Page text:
This book is a poetic and lyrical retelling of the greatest of Norse myths, Ragnarök, the end of the world and the destruction of the gods. It is powerfully told by Byatt, interwoven with the reaction of a young child evacuated to the countryside during the second world war. This ‘thin child’ is undoubtedly Byatt herself, and the child’s interpretations are the author’s voice leading the reader through the narrative, inviting comparisons to our own world, past and present. The fascination the child has for the brutal world of Norse myth is understandable, given the constancy of the war in which she lived, but there is also an underlying rationality for the draw of Norse myth – as Byatt points out, the brutality is more normal than the carefully depicted stories she is taught at Sunday school, with gentle rabbits crowding around a benevolent Christ. The behaviour of the Norse gods is inherently human: short-sighted, self-centred, uncontrollable.
Byatt is arguing that the Norse myth can be compared to a Christian myth, and her anger at the rebirth myth of life beyond Ragnarök is clearly explained as due to contamination by Christian thought. Many lovers of Norse myth might think otherwise, however – it is difficult to accept that the players of these stories come unavoidably to a final end. The ‘thin child’ is also surprised to discover her father returning from the war, when she had been convinced that he would not return – and although she is happy that he has returned, the conviction that he would not seems to indicate her total absorption in the Norse myth, and an obsession with the end of all things. Conversely her thoughts on the wild plants of the countryside seem to indicate an awareness of life beyond her own death. However, the beautiful description of England’s countryside and the meadow across which the thin child walks serves as a stark warning to the modern-day reader, because green spaces are now being destroyed, just as the beautiful eco-systems of Yggdrasil and Randrasill were destroyed by the wrath of Jörmungandr and the harshness of the Fimbulwinter.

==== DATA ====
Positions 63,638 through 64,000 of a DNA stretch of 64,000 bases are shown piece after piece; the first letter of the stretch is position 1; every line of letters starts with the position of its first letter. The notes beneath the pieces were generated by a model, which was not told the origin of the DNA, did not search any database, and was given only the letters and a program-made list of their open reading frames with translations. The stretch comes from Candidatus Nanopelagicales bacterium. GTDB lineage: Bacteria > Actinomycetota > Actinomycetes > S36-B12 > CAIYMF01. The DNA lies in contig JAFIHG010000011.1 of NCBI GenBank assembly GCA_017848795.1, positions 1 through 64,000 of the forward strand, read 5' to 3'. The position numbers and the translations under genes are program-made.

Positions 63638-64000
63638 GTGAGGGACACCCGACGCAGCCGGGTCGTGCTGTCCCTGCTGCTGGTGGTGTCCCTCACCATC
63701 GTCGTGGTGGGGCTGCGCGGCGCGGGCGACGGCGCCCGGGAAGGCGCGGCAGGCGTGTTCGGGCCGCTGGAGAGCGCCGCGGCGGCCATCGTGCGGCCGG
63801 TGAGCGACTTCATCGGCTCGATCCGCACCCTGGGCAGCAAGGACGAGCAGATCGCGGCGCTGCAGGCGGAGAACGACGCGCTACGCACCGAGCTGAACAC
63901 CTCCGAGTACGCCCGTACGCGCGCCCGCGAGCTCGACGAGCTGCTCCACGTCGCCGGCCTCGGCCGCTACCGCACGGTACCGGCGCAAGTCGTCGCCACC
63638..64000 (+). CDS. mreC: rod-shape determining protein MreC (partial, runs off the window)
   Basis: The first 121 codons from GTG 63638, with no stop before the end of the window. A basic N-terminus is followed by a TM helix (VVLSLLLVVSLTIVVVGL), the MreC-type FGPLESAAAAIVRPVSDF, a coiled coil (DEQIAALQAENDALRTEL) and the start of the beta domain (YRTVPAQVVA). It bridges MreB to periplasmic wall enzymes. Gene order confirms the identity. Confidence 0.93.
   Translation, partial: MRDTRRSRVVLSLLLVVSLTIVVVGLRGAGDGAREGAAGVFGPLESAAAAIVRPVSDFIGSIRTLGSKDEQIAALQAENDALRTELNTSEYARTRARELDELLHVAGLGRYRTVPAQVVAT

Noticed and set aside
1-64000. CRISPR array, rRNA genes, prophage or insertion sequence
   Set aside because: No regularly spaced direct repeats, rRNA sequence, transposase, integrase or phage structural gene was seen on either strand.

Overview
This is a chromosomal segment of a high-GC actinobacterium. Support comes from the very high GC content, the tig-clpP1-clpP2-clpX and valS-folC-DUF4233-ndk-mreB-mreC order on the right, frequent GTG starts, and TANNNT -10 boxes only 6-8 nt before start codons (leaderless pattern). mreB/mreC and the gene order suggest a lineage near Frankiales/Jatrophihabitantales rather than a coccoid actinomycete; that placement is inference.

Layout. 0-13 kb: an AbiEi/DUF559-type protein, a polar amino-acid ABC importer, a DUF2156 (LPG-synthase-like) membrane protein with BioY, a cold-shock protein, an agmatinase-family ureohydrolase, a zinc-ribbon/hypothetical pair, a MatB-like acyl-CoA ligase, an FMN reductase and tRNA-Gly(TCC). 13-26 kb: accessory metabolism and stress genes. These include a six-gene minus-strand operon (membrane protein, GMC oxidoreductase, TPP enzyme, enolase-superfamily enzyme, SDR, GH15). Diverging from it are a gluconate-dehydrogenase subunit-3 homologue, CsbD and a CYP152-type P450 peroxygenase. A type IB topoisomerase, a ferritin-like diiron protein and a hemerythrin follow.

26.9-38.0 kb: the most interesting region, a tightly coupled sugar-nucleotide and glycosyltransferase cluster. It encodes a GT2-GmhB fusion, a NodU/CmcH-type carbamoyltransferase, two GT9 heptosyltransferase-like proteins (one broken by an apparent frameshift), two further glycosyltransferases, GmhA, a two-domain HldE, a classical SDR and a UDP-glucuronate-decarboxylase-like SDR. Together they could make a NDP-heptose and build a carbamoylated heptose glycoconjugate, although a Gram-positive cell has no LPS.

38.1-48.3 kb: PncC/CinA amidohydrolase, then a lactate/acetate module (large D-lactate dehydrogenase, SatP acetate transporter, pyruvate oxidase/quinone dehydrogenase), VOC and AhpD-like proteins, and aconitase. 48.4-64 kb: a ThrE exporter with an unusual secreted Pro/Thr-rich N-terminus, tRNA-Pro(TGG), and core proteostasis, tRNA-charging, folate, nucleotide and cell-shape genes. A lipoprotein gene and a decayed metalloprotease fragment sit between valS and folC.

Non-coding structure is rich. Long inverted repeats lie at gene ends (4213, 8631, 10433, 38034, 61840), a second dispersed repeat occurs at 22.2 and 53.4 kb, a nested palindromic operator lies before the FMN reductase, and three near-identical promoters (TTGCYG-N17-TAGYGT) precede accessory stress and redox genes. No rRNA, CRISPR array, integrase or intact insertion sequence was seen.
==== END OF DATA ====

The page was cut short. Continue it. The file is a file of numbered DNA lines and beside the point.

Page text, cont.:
While the re-setting of the tale through the mind of the ‘thin child’ does undoubtedly add something to the narrative and roots the retelling in our world, making it relevant, even important, The enchantment of Byatt’s Ragnarök lies in the language. In particular the description of Jörmungandr’s exploration of the world’s seas is astoundingly vivid, rich and atmospheric. Overall this book is a valuable interpretation of the Norse myth, wonderfully crafted but also with interesting insights – such as the cunning and clever god Loki’s fascination with all things chaotic, a point towards to modern Chaos Theory. Even with chaos in the Norse myth, the inevitability of Ragnarök is unchallenged in the minds of Loki and his tormentors. The losses endured by the powerful gods are unavoidable. Loss in our own world is also unavoidable, as humanity seems destined to create tragedy after tragedy through short-sightedness. Looking beyond the myth, Ragnarök could serve as a warning to us all to treat all things with respect, to look at things in the long-term, and to conserve what beauty we have in the world, before it is irrevocably lost.